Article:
Re: {Collins} S-Line Question for Collins Historians



RE: Modern look of the S-Line

It all looked right at home in Arthur Godrey's "Glass Bottom Boat" movie.

Compared to the Frankenstein's lab look of the A-Line*, it must have been a welcome sight to the modern housewife of the fifties.

I can certainly see a wife approved station on a table in the family room. ( two or three cabinets max though.)

73' Charlie k3ICH

* NOT my opinion......just something I heard from someone who apparently didn't appreciate the beauty of St. James Gray.


----- Original Message ----- From: "Glen Zook" <gzook@xxxxxxxxx>
To: <collins@xxxxxxxxxxxxx>; "W2PAChris Codella" <w2pa@xxxxxxxx>
Sent: Sunday, June 26, 2011 1:38 PM
Subject: Re: {Collins} S-Line Question for Collins Historians


When the S-Line was housed in one of the "fancy" consoles that Collins pictured in a number of advertisements, I don't think that there would be many, if any, objections to the equipment being in a family room, living room, etc.

However, for a while, I owned one of the consoles that was pictured in a few of the advertisements. Frankly, except for VERY casual operating, the placement of the equipment was a long way from optimum and operating for any extended amount of time was very tiring.

The console that I owned had openings for the transmitter and receiver plus a smaller item, like a station control, on the lower level and openings for 2 smaller items plus a 30L-1 linear on the upper level. On the lower level the smaller item was in the center and on the upper level the larger item was in the center.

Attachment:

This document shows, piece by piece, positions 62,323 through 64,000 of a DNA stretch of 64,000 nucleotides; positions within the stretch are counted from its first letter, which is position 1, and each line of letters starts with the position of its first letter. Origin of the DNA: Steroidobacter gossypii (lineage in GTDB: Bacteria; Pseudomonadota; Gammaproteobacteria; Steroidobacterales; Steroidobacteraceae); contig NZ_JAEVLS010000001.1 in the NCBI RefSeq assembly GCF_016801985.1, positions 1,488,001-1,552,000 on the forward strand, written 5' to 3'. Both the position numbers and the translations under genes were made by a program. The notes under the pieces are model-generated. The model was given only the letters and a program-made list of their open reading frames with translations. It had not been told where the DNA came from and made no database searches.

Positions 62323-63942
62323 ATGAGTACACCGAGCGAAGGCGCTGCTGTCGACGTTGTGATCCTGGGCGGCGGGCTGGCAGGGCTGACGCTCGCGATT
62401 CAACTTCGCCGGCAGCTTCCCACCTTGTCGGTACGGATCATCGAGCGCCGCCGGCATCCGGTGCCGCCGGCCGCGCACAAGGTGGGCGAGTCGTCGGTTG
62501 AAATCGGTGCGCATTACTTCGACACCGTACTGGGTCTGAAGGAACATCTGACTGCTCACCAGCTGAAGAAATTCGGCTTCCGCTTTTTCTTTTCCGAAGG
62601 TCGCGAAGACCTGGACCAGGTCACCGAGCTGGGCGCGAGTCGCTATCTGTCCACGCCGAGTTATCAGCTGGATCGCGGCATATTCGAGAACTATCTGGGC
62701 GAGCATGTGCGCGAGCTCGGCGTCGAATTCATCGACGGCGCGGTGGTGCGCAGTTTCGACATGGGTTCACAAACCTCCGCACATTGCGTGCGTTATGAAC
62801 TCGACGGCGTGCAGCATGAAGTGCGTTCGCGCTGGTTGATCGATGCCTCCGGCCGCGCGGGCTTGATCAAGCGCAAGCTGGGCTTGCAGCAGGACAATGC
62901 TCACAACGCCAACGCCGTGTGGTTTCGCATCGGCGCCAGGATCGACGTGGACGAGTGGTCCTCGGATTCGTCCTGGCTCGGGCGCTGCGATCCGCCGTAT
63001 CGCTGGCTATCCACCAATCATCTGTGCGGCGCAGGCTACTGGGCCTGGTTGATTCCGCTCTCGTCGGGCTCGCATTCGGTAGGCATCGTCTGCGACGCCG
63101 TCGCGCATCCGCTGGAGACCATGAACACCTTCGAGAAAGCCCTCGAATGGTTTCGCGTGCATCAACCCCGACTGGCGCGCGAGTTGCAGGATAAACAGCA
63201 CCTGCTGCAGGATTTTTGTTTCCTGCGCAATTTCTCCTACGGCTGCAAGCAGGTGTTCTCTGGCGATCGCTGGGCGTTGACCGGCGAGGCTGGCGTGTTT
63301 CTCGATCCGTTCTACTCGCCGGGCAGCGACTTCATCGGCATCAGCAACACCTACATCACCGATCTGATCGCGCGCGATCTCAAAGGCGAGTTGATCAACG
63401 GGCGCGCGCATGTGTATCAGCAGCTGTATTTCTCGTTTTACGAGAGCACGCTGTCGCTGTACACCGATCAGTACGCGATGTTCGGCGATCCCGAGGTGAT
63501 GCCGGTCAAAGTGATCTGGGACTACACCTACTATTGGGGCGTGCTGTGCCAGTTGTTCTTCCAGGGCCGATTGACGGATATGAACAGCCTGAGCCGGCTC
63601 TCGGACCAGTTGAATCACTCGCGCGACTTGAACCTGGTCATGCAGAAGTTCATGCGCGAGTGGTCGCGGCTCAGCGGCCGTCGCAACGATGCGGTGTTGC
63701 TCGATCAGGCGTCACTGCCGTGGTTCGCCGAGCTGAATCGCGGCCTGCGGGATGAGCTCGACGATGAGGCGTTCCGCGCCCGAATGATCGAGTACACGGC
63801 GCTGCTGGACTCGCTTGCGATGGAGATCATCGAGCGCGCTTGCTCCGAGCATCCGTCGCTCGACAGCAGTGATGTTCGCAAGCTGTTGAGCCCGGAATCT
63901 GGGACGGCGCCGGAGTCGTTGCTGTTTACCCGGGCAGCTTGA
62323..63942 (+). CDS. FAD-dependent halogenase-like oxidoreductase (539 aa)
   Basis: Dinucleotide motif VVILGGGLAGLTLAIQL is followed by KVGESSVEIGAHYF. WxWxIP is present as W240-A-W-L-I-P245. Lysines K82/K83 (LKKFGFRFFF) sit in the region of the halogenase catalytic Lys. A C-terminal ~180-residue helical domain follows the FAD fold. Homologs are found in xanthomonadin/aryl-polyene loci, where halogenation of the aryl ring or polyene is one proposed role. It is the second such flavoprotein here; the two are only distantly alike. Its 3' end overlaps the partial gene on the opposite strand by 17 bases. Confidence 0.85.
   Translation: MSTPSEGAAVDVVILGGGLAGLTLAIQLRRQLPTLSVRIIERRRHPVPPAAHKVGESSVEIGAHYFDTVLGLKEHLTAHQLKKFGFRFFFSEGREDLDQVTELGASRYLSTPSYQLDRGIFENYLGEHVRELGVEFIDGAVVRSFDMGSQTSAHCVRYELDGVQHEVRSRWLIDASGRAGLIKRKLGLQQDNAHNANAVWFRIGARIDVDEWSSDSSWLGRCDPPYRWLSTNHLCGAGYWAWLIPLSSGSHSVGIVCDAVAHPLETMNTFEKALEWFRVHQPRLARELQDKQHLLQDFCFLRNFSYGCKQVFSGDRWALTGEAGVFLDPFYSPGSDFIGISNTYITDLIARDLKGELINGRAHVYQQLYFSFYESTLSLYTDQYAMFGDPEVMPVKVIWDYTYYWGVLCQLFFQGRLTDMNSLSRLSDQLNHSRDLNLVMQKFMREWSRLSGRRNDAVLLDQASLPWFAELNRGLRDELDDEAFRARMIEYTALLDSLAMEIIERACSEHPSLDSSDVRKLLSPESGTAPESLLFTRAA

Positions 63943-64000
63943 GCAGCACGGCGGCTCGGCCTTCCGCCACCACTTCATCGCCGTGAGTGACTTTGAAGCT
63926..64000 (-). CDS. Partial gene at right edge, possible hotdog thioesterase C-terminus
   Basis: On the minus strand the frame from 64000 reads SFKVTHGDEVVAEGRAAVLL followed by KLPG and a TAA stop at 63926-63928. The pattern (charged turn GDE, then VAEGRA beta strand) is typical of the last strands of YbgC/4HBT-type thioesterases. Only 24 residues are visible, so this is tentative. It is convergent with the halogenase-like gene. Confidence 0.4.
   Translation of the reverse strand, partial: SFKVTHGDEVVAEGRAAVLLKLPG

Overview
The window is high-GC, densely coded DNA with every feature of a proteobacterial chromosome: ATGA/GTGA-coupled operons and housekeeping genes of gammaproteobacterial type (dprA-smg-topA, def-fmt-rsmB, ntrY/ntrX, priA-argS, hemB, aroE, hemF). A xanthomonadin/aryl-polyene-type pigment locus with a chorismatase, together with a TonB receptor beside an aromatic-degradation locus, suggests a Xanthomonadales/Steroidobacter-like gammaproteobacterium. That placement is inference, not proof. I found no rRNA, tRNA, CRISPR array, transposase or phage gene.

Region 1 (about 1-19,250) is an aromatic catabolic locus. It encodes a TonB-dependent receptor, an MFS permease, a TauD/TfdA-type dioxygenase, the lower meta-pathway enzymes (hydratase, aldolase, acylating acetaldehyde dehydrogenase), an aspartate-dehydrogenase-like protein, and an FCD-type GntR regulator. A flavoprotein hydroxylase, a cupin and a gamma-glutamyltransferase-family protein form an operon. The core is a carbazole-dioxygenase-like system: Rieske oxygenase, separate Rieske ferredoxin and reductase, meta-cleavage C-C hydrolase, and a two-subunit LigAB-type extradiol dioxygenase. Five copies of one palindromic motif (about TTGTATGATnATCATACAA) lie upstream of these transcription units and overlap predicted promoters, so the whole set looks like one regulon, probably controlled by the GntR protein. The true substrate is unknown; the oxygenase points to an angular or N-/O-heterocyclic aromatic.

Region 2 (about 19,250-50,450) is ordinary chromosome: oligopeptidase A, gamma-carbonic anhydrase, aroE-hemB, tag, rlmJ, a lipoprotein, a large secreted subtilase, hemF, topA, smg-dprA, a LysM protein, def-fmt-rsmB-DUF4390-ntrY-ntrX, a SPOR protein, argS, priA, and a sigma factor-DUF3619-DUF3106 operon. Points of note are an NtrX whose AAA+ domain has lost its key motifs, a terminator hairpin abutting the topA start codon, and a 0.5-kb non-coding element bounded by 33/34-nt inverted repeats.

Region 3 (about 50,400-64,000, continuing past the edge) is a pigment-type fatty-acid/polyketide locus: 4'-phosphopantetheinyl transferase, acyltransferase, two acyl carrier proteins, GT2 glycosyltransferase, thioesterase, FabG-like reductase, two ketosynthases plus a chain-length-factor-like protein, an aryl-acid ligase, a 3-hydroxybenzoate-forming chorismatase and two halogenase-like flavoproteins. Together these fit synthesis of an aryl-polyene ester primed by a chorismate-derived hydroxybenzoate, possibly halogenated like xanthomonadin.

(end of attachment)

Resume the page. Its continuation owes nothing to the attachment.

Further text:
Glen, K9STH

Website:  http://k9sth.com


--- On Sun, 6/26/11, Chris Codella, W2PA <w2pa@xxxxxxxx> wrote:

I have to agree with you, Bob. Aside from the S/Line's technical merits, it's always been one of my favorite designs, visually. I don't know who was responsible either, but it set the tone for many rigs that followed the trend to a smaller sizes.

In fact, it's interesting to take a look at the Collins ads from the early 1960s because some of them emphasized the S/Line's visual aesthetics (check them out on WA3KEY's site here: http://www.wa3key.com/crads.html). My favorite is the one originally published in February 1962 QST showing a smiling, approving XYL, apparently thrilled that days of the big, heavy, black boxes were over (http://www.wa3key.com/qst/qst6202.jpg). The S/Line is "stylish and blends with the decor of any room," says the ad. I'm dubious, however, about how many XYLs actually allowed the ham shack to be set up in the family room (unless, of course, they too were hams).
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